President: Pat Dempsey Vice-president: Ed Whalen Treasurer: Frances Drescher Secretary: Petra Russell
Special Events and Refreshment Chair: Susan Roberts Membership: Sandy Schlar Newsletter: Johanna Kitson
Our Charles Jaros, the last charter member of our begonia society, has passed away. Over the years he has taught us so much about begonias – how to grow them, how to show them, how to judge them, how to share them. Always generous with his knowledge, he enabled us to all learn about and love this plant family.
I met he and his mother back in 1996 at an early begonia meeting. She invited me to their home with me not knowing they lived north of Orlando. Every fall he would bring bags of cuttings to share from his front yard as fall and cool weather were fast approaching. This was also done when I was plant procurer for my first WPB convention in 2000. Back then I had a van and we drove up to Sanford and brought back 21 garbage bags of begonia cuttings. The next weekend our society made hundreds of cuttings from all the plants he donated.
Generous with his time as well, he also would go to Harmony and label all the plants for our auctions and holiday parties. Not only for our group, he also did things like this for the Tampa and Virginia begonia groups. He worked tirelessly organizing the convention shows, he kept a slide library of begonias, he organized the U number begonias along with Mary Bucholtz, he judged at the Philadelphia Flower Show for many years, and he was a friend to many, many people from all walks of life. He is a friend I will miss very much and I cherish all the fun times, lunches, and plant trips we took together combined with all our other plant friends. An all-round good person that gave of himself and made the world a better place.
Johanna Kitson, newsletter editor
July’s meeting will be our traditional pot luck dinner. Doors open at 6:00 p.m. to set your food up on the table. We will begin eating at 6:30 p.m. If you are bringing a guest please bring enough food to cover the extra person. We are wonderful cooks so this is always a fun event to share with one another. Bring a main dish, salad, or dessert. (No turkey or ham provided this summer by the club).
After eating there will be a very short meeting and then let the games begin! Prizes are being awarded that include winning begonias and garden items. A begonia crossword puzzle is in the making as well. Can you make one up too? Bring a few copies with you just for the fun of it.
This begonia will be one of the prizes given out at the July Pot-luck dinner
This is an interesting article that was written several years ago. I have been growing this plant since Don Miller brought plants to our meeting over two years ago. After the article, I have added a couple of notes about how it grows at my house. Johanna, editor
Begonia bogneri --- by Martin J.S. Sands
Begonia species are remarkable for their exciting diversity of form throughout the geographical range of this large and distinctive genus, but some of the strangest of them all are to be found in the Malagasy Republic. So far, about fifty Madagascan Begonias have been recognized, almost all endemic and a number of them unusually small, with a few scarcely attaining a height of 5 cm. [2.5 cm = 1 inch] Perhaps the most striking species, however, is Begonia bogneri Ziesenh., which, with its narrow, grass-like leaves up to 15 cm long, is quite unlike any other Begonia.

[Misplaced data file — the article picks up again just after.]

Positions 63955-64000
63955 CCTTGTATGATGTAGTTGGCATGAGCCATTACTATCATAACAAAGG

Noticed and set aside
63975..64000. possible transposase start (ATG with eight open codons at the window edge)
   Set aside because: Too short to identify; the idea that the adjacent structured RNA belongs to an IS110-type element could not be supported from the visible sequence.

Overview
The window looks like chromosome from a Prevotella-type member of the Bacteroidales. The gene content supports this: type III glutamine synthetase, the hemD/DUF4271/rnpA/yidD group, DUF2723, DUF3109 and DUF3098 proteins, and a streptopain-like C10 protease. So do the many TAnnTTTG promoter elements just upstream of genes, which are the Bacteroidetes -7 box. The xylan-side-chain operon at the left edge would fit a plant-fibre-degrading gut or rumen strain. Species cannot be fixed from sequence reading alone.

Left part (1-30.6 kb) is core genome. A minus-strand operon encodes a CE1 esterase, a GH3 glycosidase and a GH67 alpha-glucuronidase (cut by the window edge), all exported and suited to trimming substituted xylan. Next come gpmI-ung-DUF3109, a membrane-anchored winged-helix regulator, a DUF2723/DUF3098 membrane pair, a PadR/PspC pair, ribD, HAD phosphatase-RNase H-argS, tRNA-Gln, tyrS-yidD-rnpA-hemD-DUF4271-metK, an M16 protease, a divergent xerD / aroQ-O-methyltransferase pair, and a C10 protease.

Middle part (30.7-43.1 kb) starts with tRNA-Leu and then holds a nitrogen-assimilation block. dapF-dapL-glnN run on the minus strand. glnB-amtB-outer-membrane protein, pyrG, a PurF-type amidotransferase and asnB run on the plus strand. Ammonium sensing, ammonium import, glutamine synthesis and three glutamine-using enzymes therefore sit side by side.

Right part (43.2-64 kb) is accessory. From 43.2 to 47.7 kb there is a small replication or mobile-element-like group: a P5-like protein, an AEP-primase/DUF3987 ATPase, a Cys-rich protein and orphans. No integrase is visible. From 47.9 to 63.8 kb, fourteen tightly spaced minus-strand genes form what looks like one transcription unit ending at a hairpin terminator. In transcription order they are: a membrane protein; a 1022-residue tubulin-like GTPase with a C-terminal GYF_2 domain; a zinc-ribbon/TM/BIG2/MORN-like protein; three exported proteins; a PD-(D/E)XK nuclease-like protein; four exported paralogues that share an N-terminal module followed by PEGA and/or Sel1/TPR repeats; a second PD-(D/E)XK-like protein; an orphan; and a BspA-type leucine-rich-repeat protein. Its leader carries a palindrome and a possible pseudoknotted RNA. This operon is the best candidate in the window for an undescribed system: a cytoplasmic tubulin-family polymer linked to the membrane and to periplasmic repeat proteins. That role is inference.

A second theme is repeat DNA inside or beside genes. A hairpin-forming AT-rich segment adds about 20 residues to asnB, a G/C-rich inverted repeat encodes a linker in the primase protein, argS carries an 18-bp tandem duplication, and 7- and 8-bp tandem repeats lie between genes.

The accompanying illustration was prepared in November 1984, from a specimen growing at Kew, obtained earlier in the year from Munich Botanic Garden. In fact, it was received as a young plant from Josef Bogner, Curator of glasshouses at Munich, in whose honor the species was named, and it was in Munich Botanic Garden that plants of the original wild gathering were first successfully raised in 1969.
Josef Bogner discovered the extraordinary species in Madagascar while he was exploring the remote and botanically little-known Masoala peninsula. He has described how he visited the area for several days, traveling at first by bus to Maroantsetra and from there by motorboat across the Gulf of Antongil to the rugged and precipitous western side of the peninsula called Hiaraka. Here the mountains rise steeply from the coast to over 1000 m [3250 feet]. After landing on 23rd January 1969 [six months before the moon landing], he set out with two Madagascans to climb the mountains in search of Aroids and before long, at an altitude of only 50 m [162 feet], they came upon large, moist granite rocks in the deep shade of tall trees. Here, amongst mosses and ferns, mostly on vertical faces, he found the small linear-leaved plants of the new species which, despite diligent searching to the highest altitude, apparently occurred only in a limited zone at the foot of the mountain.
Begonia bogneri was published in April 1973, by Rudolf Ziesenhenne, then Nomenclature Director of the American Begonia Society, after he had had an opportunity to grow and propagate the species in California from the plant originating in Munich. Field-dried specimens of Bogner 262 were designated as the type material, but the description was based in part on the living clonal derivatives of the original plants introduced from the same wild locality.